Thursday, August 4, 2011

New Jersey Mission of Honor

N.J. Mission of Honor gives respectful and dignified burials to forgotten veterans.


The cremated remains of 12 veterans that had been unclaimed on the shelves of funeral homes across New Jersey — some for more than 30 years — were given a full military internment Thursday.

The burials were part of the ongoing efforts of the New Jersey Mission of Honor, which seeks to pay tribute to deceased and forgotten soldiers.

The day began with a special ceremony outside the Garfield VFW Post. Veterans from all over the state, some in full uniform and others in jeans and denim vests who rode in on Harleys, came to honor their reclaimed comrades.

When the Mission of Honor began two years ago, its members were told that there were no cremains to be found sitting forgotten on the shelves of funeral homes, said Francis Carrasco, chairman of the Mission of Honor and a Lodi resident. But so far, the group has returned unclaimed veterans’ cremains to roughly 130 families, and have buried 31 who had no one else to claim them.

“Destiny has brought us here to gather and pay our respects to these cremains that had been forgotten, but have been found,” said Al Lucente, Bergen CountyCoordinator of the Mission of Honor. “They have endured enough. They now have closure.”

The cremains of the veterans were claimed from Lakeview Memorial Home in Clifton, Codey Funeral Home in Orange, Day Funeral Home in Keyport, and the Aug F. Schmidt Funeral Home in Elizabeth. All but two of the men served in World War II. The cremains of Robert M. Hults, of Orange, who served as a sergeant with the Army from 1942 to 1946, had been on a shelf at the Codey Funeral Home in Orange for almost 38 years before the Mission of Honor came knocking.

Remembering those who served

These 12 veterans were interred at Brigadier General William C. Doyle Veterans Memorial Cemetery in Wrightstown Thursday:
• Owen J. Harris. Served 1941 to 1945 in the Merchant Marines. Died April 28, 1977, in Union Beach.
• Neil Krisch. Served 1941 to 1945 as a Tech Sgt. in the Army. Died Oct. 27, 1978 in Union Beach.
• John F. Bannon. Served 1943 to 1946 as a Tech 4 Sgt. in the Army. Died Nov. 17, 1993 in Elizabeth.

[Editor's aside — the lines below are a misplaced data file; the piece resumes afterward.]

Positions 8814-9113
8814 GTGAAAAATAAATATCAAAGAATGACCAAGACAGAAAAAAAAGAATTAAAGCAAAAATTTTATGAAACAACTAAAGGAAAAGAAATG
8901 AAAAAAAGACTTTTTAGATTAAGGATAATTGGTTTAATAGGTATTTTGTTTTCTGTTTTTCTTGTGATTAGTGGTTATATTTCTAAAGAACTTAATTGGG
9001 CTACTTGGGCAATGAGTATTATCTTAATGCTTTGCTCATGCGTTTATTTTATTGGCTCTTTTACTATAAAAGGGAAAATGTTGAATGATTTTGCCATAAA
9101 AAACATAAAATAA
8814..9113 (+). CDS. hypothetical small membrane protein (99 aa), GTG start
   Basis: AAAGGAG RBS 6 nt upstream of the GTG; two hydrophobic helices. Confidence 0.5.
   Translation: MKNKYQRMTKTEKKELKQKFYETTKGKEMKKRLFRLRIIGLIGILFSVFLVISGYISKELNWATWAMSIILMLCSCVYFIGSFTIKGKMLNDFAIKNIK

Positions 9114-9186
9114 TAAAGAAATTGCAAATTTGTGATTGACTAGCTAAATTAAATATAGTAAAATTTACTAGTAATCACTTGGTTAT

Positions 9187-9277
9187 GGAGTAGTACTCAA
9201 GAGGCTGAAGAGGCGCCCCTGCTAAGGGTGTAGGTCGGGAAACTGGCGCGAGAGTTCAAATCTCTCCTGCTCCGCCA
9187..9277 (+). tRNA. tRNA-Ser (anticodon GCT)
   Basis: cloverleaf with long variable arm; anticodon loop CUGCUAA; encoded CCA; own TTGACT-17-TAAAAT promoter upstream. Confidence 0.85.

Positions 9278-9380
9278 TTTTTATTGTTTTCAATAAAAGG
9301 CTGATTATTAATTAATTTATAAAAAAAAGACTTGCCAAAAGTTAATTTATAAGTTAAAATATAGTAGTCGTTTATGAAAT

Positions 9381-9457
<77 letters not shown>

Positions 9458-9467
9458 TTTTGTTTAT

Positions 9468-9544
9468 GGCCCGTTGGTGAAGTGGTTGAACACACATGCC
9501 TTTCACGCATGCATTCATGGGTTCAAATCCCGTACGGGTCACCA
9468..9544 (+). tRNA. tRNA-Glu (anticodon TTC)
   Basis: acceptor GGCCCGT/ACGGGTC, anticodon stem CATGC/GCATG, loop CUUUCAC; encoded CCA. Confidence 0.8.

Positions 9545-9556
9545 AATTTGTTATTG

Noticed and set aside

• Ralph M. Dorsch. Served 1943 to 1946 as a Tech 3 Sgt. in the Army. Died April 19, 2003 in Elizabeth.
• Andrew Fachet Jr. Served 1942 to 1946 as a Staff Sgt. in the Army. Died Sept. 18, 1977, in Newark.
• Michael Begosh. Served 1942 to 1943 as a Private in the Army. Died Nov. 20, 1991 in Passaic.
• Arthur W. Harty. Served 1943 to 1945 as Seaman 1st Class in the Navy. Died Jan. 31, 1985 in Paterson.
• Frank Fryer. Served in the Army as a Private first from 1920 to 1922, then again as Private from 1938 to 1940. Died Aug. 26, 1979 in Orange.
• Arthur J.C. Omdal. Served 1942 to 1945 as a Private in the Army. Died July 2, 1981 in Orange.
• Robert M. Hults. Served 1942 to 1946 as a Sergeant in the Army. Died Nov. 2, 1973 in Orange.
• George Davis. Served in the Army from 1943 to 1945. Died May 25, 1982 in Orange.
• John Barry. Served in the Army during the Korean War, 1950 to 1953. Died March 23, 1999 in Verona.

After the ceremony in Garfield, the State Police led a funeral procession down the Turnpike to Brigadier General William C. Doyle Veterans Memorial Cemetery, in Wrightstown. The roar of the bikers’ engines gave way to a solemn silence at 2 p.m. as the Mission of Honor, joined by various representatives of the Armed Forces, conducted a full military internment.

Maj. Gen. Glenn K. Rieth, Adjutant General of New Jersey, praised the all-volunteer group for its ongoing efforts.

“There’s not any veteran that should be left alone anywhere,” Rieth said. “Every veteran, regardless of where they are, regardless of what shelf they sit on, should be laid to rest with dignity and honor.”

Mission of Honor Chaplain Jerry Skorch delivered a eulogy for the internment, and gave some insight into who the 12 men were – where they were born, where and when they served, and where they lived out the remainders of their lives once they returned to the U.S. For each veteran, he proclaimed that on that day, everyone present was that man’s family.

After the eulogy, six soldiers in uniform stood before the dark wooden boxes containing the veterans’ cremains and unfurled a large American flag. Across the field, seven volunteers from the Mission of Honor, dressed in black, white and gold, fired three volleys. Retired First Sgt. Richard Pinter played Taps on his bugle. The uniformed soldiers then carefully folded the flag into a tight triangle, and presented it to Rieth. Eleven more flags were then presented to the general in graceful and somber precision, and the ceremony was over.

“This is a beautiful thing,” said Fred Vineyard, of Somers Point, the 1st Vice Commander of American Veterans, a national veteran’s group. “These men were sitting on selves for years and years. They deserve a resting place here in Doyle cemetery.”

The Mission of Honor is currently working to verify that cremains from a home in Cliffside Park are from veterans, Carrasco said. The group expects to hold its next internment ceremony in Toms River in October.

“As long as funeral homes keep working with us to allow us to identify these cremains, we’ll keep going,” Carrasco said.


1 comment:

Bill Kelly said...

I understand that they had the remains of 13 men but only included 12 in the ceremony. On Sept. 3, 1804, after the USS Intrepid had left on its fateful mission, a small launch caught up and Lt. Israel came aboard with final orders for Somers. Although not needed, Israel elected to stay aboard for the mission, the unlucky 13th member of the crew. His remains lay buried at Green Square.